Christmas is a holiday full of so many traditions — and yet, all of those traditions have to come from somewhere. Traditions easily come from past trends, so it's worth looking at the past 100 years of Christmas trends to help make sense of why we celebrate this holiday in all the ways we do.
Ever wonder why we hang round ornaments on our Christmas trees, or where the idea for stringing up lights came from? How about popcorn/cranberry garlands? Also, why in the world do people put candles in windows during the holiday season? All of these traditions came from celebrated trends back in the day. Although the origin of some of our trends — such as endless movie marathons during Hallmark channel's Countdown To Christmas — are a bit unknown (like most trends that seem to pop out of no where), these are trends that came from a specific time and place, and flourished from those who experienced it first-hand.
Think about it — some of the trends this year could be next year's traditions — such as everyone's obsession with red wine hot chocolate this year. Here are some of the trends that took place back in the day, that have now become Christmas staples.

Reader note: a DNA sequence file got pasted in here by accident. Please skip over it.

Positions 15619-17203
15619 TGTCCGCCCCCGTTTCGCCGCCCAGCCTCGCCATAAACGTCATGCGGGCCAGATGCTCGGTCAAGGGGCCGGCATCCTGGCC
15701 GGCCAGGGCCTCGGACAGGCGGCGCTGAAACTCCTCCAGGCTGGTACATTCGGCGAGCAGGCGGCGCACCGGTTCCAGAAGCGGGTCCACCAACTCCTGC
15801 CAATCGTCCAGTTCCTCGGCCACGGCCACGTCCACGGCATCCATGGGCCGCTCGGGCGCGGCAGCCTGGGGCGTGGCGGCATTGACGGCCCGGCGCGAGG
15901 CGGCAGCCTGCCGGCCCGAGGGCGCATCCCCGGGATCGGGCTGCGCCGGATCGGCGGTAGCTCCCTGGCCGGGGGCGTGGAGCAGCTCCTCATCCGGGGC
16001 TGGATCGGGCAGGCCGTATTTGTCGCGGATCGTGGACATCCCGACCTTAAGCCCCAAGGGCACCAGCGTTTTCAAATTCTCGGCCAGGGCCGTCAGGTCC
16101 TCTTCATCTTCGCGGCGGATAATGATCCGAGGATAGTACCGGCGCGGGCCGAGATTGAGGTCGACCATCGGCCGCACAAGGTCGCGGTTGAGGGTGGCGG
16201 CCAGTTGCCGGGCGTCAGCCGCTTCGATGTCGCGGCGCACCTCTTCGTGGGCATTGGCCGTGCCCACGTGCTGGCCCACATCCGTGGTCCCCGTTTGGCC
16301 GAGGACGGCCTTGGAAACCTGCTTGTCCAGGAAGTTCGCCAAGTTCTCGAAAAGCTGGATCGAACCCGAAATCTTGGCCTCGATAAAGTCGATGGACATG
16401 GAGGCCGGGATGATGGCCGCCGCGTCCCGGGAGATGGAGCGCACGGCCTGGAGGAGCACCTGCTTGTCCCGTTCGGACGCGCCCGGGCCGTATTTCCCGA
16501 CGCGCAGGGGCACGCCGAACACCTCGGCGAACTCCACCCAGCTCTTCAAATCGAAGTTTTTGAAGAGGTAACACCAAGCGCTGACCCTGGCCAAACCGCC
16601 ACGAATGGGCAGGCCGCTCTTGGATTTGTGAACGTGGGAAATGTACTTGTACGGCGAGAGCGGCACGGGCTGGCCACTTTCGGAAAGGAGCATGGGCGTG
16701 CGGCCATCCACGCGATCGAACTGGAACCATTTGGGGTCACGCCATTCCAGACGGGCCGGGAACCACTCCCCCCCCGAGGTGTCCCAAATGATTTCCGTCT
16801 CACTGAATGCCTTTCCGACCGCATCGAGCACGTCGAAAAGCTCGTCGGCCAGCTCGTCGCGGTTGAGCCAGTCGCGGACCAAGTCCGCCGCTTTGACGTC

First, let’s go three years back to 1907 when store window displays started to become a popular way to celebrate the holidays. Specifically, according to Smithsonian Mag, this was the year that Marshall Field and Company in Chicago started to decorate their windows, while also celebrating Christmas with a newly opened restaurant called The Walnut Room (which is still open today, may I add). Years later, Marshall Field’s (which is now Macy’s) went completely all out with their decorations, along with many other well known stores such as Saks Fifth Avenue in New York.